EPA has prepared an economic analysis of this proposed action, which is contained in a document entitled Economic Analysis for the Proposed Section 4 Test Rule for High Production Volume Chemicals; Final Report (Ref. 17). A copy of the economic analysis is available in the docket for this proposed rule and is summarized in Unit VI.

B. Paperwork Reduction Act

This proposed rule does not impose any new or amended paperwork collection requirements that would require additional review and/or approval by OMB under the Paperwork Reduction Act (PRA), 44 U.S.C. 3501 et seq. Although the activities are approved, OMB has specified that the additional burden associated with a new test rule is not covered by the ICR until the final rule is effective. The information collection requirements contained in TSCA section 4 test rules have already been approved by OMB under PRA, and have been assigned OMB control number 2070-0033 (EPA ICR No. 1139). In the context of developing a new test rule, the Agency must determine whether the total annual burden covered by the approved ICR needs to be amended to accommodate the burden associated with the new test rule. If so the Agency must submit an Information Correction Worksheet (ICW) to OMB and obtain OMB approval of an increase in the total approved annual burden in the OMB inventory. The Agency’s estimated burden for this test rule is provided in the economic analysis (Ref. 17).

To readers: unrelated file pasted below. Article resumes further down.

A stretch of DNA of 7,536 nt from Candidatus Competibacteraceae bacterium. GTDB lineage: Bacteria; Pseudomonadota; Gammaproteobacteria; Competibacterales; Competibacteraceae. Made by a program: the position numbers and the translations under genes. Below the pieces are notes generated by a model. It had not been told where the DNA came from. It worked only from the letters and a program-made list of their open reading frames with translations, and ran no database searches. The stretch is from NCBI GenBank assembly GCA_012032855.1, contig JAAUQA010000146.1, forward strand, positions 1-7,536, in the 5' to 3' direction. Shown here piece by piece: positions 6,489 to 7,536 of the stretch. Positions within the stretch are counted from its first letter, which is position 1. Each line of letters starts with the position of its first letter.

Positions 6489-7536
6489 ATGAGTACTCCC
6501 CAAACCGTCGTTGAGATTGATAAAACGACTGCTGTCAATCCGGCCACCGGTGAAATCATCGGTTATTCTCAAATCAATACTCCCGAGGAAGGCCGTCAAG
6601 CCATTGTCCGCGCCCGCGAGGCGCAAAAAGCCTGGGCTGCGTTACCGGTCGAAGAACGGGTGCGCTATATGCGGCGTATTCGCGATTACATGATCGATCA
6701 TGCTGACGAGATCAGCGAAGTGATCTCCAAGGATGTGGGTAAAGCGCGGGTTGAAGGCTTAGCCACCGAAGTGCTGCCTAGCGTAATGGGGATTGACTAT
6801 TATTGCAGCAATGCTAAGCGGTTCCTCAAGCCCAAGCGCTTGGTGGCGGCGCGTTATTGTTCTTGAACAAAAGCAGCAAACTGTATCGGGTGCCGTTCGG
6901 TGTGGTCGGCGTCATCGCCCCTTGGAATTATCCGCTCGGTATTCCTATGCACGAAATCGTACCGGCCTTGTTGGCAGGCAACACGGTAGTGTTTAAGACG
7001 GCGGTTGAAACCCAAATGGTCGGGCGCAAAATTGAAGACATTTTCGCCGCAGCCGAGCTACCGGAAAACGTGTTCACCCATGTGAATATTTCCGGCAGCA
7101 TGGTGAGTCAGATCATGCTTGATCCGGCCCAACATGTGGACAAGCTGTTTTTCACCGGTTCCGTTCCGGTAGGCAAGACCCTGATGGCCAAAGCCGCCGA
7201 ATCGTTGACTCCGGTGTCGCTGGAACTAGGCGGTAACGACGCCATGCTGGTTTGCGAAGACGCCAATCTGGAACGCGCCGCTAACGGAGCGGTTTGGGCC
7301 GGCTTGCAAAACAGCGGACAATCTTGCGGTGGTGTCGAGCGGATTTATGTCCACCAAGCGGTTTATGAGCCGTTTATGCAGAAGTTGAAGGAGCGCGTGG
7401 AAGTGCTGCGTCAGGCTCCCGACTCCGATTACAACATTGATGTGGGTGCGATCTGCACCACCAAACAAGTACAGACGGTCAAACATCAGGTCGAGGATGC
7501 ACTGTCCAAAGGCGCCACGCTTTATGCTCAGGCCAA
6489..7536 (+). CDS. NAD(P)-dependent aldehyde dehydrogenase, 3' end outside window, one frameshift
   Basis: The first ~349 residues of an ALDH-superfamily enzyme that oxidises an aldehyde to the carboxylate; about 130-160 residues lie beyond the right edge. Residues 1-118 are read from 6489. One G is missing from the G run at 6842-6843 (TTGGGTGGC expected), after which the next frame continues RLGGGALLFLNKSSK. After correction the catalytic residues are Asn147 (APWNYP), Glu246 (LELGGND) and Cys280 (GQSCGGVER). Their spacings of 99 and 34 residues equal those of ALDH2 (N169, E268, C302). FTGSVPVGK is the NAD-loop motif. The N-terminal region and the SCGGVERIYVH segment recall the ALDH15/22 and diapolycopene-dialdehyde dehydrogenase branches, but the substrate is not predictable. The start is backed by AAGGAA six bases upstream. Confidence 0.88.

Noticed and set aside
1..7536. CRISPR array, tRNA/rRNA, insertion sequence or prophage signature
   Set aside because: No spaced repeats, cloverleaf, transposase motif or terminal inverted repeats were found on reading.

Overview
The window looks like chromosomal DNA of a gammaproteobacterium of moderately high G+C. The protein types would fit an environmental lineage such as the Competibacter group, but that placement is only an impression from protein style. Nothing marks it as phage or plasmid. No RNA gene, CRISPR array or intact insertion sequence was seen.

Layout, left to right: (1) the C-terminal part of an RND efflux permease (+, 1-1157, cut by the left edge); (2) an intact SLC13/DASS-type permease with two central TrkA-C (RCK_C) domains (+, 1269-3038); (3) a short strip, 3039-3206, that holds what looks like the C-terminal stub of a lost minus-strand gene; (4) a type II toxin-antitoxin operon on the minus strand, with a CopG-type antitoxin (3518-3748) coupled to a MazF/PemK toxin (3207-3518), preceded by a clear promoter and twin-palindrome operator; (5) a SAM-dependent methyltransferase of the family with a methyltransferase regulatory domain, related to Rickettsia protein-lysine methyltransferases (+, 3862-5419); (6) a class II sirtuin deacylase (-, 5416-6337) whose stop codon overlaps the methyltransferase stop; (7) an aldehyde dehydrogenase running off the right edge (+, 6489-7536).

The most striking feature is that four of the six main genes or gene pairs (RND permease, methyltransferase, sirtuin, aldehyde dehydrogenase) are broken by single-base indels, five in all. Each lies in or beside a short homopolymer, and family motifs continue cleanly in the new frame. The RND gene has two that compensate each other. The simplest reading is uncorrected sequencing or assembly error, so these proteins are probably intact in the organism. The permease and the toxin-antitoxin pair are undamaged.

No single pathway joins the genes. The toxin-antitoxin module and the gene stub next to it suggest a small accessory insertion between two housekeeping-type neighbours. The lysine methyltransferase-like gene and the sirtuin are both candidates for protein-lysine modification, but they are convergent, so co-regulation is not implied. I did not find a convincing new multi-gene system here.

The information collection activities related to export notification under TSCA section 12(b)(1) are already approved under OMB control number 2070-0030 (EPA ICR No. 0795). This rulemaking does not propose any new or changes to the export notification requirements, and is not expected to result in any substantive changes in the burden estimates for EPA ICR No. 0795 that would require additional review and/or approval by OMB.

Under PRA, an agency may not conduct or sponsor, and a person is not required to respond to, a collection of information that is subject to approval under PRA, unless it displays a currently valid OMB control number. The OMB control numbers for the EPA regulations codified in title 40 of the CFR, after appearing in the preamble of the final rule, are listed in 40 CFR part 9, displayed either by publication in the Federal Register or by other appropriate means, such as on the related collection instrument or form, if applicable. The display of OMB control numbers in certain EPA regulations is consolidated in 40 CFR part 9.

The standard chemical testing program involves the submission of letters of intent to test (or exemption applications), study plans, semi-annual progress reports, test results, and some administrative costs. For this proposed rule, EPA estimates the public reporting burden for all 19 chemicals is 9,008 hours, with an estimated burden per chemical of 474 hours (Ref. 17). The estimated burden of the information collection activities related to export notification is estimated to average 1 burden hour for each chemical/country combination for an initial notification and 0.5 hours for each subsequent notification (Ref. 17). In estimating the total burden hours approved for the information collection activities related to export notification, the Agency has included sufficient burden hours to accommodate any export notifications that may be required by the Agency’s issuance of final chemical test rules. As such, EPA does not expect to need to request an increase in the total burden hours approved by OMB for export notifications.